The space rock, which is relatively small, is known as 2012 BX34. According to Space.com, it is due to pass within about 37,000 kilometers of Earth – less than a fifth of the distance between us and the Moon.
That makes it "one of the closest approaches recorded," Gareth Williams of the Minor Planet Center in Cambridge, Massachusetts, told the BBC:
"It makes it in to the top 20 closest approaches, but it's sufficiently far away [...] that there's absolutely no chance of it hitting us."
Asteroid 2012 BX34 will remain far above the Earth's atmosphere, Williams said, so there is no danger of it breaking up and scattering debris.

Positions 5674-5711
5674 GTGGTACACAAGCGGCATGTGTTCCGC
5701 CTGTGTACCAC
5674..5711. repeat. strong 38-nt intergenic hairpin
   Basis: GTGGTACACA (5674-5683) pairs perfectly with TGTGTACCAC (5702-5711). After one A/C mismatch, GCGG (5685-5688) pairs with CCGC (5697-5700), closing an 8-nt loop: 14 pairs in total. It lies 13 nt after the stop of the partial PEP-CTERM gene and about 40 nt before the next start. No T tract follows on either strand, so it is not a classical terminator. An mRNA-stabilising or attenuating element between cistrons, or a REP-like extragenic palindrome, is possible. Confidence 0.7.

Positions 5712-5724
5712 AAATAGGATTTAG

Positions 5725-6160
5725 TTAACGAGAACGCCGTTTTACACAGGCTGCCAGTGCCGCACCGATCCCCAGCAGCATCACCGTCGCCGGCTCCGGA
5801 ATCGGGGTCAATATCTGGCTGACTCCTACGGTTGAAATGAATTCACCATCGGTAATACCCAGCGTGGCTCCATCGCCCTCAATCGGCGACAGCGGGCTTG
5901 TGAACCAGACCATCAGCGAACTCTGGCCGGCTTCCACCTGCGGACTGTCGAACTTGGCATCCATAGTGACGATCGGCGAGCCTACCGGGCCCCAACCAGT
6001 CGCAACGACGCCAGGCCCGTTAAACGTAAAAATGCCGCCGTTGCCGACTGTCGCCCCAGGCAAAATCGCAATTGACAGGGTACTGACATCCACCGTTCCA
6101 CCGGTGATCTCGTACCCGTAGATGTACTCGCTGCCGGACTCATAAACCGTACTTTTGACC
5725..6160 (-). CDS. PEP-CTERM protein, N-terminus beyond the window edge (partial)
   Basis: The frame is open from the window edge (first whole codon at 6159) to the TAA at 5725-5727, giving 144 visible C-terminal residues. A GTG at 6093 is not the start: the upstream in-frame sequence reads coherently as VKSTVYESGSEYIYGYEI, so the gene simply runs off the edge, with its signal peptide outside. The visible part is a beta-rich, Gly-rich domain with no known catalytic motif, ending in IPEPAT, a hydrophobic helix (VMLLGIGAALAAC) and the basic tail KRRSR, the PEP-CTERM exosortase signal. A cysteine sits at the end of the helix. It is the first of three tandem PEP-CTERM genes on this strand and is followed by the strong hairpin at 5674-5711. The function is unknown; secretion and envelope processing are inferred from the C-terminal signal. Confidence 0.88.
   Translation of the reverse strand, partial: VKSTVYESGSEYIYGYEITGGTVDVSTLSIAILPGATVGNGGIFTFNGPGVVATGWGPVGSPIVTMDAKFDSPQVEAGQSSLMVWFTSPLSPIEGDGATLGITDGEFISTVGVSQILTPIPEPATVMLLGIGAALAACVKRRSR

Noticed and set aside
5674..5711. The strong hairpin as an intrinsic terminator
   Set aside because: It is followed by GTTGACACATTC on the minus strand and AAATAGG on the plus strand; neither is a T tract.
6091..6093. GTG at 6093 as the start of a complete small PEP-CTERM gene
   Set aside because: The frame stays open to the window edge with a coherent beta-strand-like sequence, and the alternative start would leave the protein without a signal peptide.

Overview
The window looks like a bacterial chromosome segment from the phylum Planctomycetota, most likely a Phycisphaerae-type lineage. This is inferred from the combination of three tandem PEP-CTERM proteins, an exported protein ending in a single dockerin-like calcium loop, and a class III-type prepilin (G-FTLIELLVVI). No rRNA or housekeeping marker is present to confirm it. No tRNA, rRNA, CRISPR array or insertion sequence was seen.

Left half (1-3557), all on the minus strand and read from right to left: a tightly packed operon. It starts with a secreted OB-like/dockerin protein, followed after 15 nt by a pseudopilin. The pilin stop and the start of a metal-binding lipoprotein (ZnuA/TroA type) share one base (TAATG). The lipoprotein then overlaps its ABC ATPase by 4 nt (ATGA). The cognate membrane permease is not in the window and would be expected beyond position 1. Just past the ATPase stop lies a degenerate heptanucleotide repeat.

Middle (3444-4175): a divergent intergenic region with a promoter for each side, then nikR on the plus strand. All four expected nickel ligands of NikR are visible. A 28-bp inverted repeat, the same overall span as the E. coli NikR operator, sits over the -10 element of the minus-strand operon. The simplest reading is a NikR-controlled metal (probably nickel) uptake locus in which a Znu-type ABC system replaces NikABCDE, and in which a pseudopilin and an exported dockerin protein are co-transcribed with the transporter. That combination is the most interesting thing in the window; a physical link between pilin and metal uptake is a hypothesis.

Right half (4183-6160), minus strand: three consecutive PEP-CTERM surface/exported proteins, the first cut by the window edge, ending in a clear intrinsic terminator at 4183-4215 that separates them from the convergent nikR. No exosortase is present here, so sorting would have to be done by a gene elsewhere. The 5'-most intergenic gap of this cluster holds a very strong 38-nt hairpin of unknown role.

It's expected to make its closest approach at around 11:00 AM EST.
The asteroid won't be visible to the naked eye, but can be spotted using telescopes. According to Spaceweather.com's forecast:
Advanced amateur astronomers might be able to observe the flyby as the bus-sized asteroid brightens to 14th magnitude just before closest approach on Jan. 27 at 15:30 UT.
This video shows Asteroid 2012 BX34's projected orbit between Jan. 10 and Feb. 15: